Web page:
Solar Inverters Are Getting Brainier Keeping In Pace With Smart Grid

If solar inverters are considered the “brains” of a solar system, SMA is the Einstein of the group. Inverters in general are key in a solar systems operation, not just because an inverter converts DC electricity (Direct Current (Flows in one Direction)) to AC electricity (Alternating Current (Flows back and forth in both directions)), but because they do much more than that. Technology is demanding that solar inverters become “smarter” when they interact with the household and the grid.

SMA is the largest solar inverter companies in the world and one of the oldest. This Germany based solar inverter manufacturer makes inverters for nearly every application. That’s news enough, but the company is a leader in the industry because they are always challenging new innovation with better products.

Inverters are going to be depended upon to provide more than just DC to AC conversion in solar systems. As photovoltaic solar power becomes more prevalent and as solar penetration on the grid grows, inverters are going to increasingly be depended on to provide ancillary services in addition to just straight DC-to-AC conversion. These new services will look different for small residential and commercial applications versus utility-scale, but in any case, the role of the inverter is likely to grow.

solar inverters

SMA is Usually our First Inverter of Choice

Advanced Energy, Enphase, Petra Solar, Satcon, SMA, and SolarBridge are just a few of the inverter firms exploring these new inverter functions. Greg Madianos, the Marketing Director at Solar Bridge, is on an Electric Power Research Institute (EPRI) committee for grid integration standards for inverters and says that his firm “is building a lot of this capability” into their micro inverter. It’s in “recognition of the fact that every inverter from solar panel level to megawatt-scale is increasingly part of the grid and has a role to play in the stability of the grid.” SolarBridge’s microinverter “can provide VAR support from 0.9 leading to 0.9 lagging and is “future-proof” by virtue of firmware upgrades.

EPRI is performing its research to analyze the impact of voltage control strategies on distribution systems. The focus of the analysis is on the use of smart inverters to provide optimized volt/var support in conjunction with grid-tied solar PV.

EPRI’s inverter integration standards committee, helmed by Brian Seal in Tennessee, is tasked with formulating protocols and standards for the emerging role of solar PV inverters. These functions are still being explored but include Low Voltage Ride Through (LVRT), automatic provisioning, curtailment, and supporting the grid in situations of low and high voltage. These features are not all here today, but that list is a useful start.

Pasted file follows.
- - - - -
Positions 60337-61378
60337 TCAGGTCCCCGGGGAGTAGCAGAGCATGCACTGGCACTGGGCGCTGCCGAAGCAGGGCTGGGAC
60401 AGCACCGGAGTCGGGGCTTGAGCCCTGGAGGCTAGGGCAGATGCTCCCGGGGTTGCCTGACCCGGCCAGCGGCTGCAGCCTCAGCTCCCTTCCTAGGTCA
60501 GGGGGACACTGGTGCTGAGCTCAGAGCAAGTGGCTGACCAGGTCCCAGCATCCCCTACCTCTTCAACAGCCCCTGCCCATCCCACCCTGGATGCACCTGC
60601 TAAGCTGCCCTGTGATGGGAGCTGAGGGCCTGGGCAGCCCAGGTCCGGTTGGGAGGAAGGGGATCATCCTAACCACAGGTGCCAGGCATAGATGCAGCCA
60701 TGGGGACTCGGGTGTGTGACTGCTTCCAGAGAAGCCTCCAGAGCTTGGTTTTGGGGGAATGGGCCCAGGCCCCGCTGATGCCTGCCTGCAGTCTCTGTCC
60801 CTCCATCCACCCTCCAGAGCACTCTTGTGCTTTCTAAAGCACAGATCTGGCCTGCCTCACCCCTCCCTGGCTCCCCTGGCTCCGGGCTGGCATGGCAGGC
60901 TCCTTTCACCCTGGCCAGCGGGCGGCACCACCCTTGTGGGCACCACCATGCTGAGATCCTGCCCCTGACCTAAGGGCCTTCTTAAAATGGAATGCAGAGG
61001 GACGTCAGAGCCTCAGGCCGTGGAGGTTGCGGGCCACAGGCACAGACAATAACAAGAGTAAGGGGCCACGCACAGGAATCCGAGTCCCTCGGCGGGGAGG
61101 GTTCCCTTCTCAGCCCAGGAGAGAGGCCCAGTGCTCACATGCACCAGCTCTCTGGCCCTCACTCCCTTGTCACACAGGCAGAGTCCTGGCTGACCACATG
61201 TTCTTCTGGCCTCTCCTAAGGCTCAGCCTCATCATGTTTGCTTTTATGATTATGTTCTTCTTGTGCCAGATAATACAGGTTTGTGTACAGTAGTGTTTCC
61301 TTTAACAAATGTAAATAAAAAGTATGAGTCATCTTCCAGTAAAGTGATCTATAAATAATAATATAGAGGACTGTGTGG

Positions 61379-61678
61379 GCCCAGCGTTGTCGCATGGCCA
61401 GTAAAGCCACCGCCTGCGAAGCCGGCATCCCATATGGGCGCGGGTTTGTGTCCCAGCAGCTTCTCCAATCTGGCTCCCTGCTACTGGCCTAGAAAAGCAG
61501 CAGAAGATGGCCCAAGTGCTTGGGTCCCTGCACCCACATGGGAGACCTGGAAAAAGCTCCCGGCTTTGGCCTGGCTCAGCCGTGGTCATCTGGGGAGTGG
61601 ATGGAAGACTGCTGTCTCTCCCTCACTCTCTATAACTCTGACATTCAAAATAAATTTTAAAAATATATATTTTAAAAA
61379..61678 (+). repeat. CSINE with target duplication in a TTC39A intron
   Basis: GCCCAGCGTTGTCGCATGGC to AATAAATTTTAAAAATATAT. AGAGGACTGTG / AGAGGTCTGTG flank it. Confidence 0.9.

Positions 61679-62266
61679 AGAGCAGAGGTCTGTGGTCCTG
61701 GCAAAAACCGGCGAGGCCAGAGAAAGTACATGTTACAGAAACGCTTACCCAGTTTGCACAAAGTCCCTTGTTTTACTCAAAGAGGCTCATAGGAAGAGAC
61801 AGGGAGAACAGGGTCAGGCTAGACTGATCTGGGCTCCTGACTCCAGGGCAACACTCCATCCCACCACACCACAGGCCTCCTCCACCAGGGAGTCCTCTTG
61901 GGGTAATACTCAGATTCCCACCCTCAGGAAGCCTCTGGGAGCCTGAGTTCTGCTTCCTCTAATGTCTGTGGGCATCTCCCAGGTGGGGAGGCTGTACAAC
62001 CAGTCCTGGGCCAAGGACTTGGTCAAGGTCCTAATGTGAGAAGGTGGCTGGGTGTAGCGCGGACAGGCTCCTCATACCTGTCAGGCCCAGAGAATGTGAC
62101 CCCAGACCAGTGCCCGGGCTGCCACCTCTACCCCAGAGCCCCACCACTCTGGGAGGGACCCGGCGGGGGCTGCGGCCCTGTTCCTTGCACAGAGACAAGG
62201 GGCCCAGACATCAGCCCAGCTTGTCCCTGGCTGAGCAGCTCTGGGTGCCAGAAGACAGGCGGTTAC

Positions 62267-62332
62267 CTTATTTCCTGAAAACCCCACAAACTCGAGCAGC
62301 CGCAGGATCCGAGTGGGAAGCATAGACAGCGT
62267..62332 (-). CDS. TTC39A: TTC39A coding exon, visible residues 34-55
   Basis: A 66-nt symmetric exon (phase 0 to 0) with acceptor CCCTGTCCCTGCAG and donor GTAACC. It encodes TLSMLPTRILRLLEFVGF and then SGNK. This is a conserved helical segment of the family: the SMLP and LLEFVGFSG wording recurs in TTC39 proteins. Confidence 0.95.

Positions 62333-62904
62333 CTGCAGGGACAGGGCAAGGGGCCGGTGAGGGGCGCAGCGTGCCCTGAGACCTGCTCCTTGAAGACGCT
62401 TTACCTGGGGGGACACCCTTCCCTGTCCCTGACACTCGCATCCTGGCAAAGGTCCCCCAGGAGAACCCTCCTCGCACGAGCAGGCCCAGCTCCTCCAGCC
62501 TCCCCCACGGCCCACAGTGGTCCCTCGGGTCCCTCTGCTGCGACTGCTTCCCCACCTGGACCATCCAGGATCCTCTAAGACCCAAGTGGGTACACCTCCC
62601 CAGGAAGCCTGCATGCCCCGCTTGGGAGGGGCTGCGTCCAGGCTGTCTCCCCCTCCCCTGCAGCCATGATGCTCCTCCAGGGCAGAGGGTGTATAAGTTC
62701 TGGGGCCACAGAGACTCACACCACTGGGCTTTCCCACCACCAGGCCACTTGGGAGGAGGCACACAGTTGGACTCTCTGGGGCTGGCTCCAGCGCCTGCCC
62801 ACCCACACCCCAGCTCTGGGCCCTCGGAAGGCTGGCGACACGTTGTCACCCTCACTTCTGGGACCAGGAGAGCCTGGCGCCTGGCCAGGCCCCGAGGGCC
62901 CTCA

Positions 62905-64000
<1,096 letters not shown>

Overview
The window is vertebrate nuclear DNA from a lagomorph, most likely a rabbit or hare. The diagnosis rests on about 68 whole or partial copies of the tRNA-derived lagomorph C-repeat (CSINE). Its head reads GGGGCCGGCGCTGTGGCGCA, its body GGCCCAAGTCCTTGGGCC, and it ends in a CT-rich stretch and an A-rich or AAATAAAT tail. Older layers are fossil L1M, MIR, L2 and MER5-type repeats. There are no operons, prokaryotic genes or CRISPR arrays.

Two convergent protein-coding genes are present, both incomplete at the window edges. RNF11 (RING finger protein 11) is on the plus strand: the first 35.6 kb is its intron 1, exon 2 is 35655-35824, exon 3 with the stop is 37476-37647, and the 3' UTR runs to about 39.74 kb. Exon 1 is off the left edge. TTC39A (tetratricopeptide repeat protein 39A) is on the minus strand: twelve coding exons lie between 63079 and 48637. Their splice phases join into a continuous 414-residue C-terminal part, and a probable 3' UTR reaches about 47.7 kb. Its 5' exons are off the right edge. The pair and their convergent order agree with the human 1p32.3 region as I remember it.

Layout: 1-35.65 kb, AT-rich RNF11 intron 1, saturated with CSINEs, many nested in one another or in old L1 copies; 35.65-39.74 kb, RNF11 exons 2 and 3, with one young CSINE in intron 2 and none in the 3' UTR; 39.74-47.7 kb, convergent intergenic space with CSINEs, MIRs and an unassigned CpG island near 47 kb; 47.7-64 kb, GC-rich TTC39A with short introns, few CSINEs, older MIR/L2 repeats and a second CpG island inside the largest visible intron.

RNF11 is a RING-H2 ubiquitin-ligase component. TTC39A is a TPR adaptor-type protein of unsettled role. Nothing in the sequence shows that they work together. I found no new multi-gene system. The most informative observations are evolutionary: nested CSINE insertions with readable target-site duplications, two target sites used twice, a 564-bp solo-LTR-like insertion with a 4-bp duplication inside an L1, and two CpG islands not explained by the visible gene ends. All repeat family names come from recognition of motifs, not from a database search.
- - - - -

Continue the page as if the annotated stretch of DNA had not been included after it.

These qualities will be tested in areas or circuits where there is a particularly high solar PV penetration say, an island like Hawaii or a military facility like Nellis AFB in California. Advanced Energy is working to address these challenges with partners Portland General Electric (PGE), Schweitzer Engineering Laboratories (SEL), and Northern Plains Power Technologies (NPPT) under the Solar Energy Grid Integration System (SEGIS) program

Advanced Energy claims, “The SEGIS program advancements will help lay the foundation for an “intelligent” or smart inverter capable of integrating large-scale solar photovoltaic power generation into the smart grid with greater stability and protection, with fulfillment at a far more competitive levelized cost of solar energy. By providing the monitoring, control, and other capabilities utilities need to successfully integrate high penetrations of distributed solar photovoltaic power, the industry will be in a better position to satisfy even the most aggressive Renewable Portfolio Standards.” AE has a white paper on the topic available for download at their site.

Germany’s SMA, the solar inverter market leader, is part of the E-Energy program, a project initiated by Germany’s Federal Ministry of Economics and Technology. The project looks to explore the use of IT and communications in the smart grid and in microgrids.

A central aspect of the program is the “self-consumption of solar power.” SMA’s Sunny Home Manager looks to offer a way of controlling home appliances in conjunction with a PV system’s inverter. Germany’s Renewable Energy Act envisions self-consumption of solar power as a benefit in its effect of reducing strain on the national grid.

Satcon provides low-voltage ride-through in their utility-scale inverters, as does SMA. Steve Rhoades, CEO of Satcon, has spoken of inverters integrated with a small amount of lead-acid battery storage capacity. It would seem a natural for inverters to support some level of storage capability.

SMA’s Jim Morgenson said, “For utilities to fully embrace PV, solar has to be an asset, not a liability.” (Story Source Green Tech Media)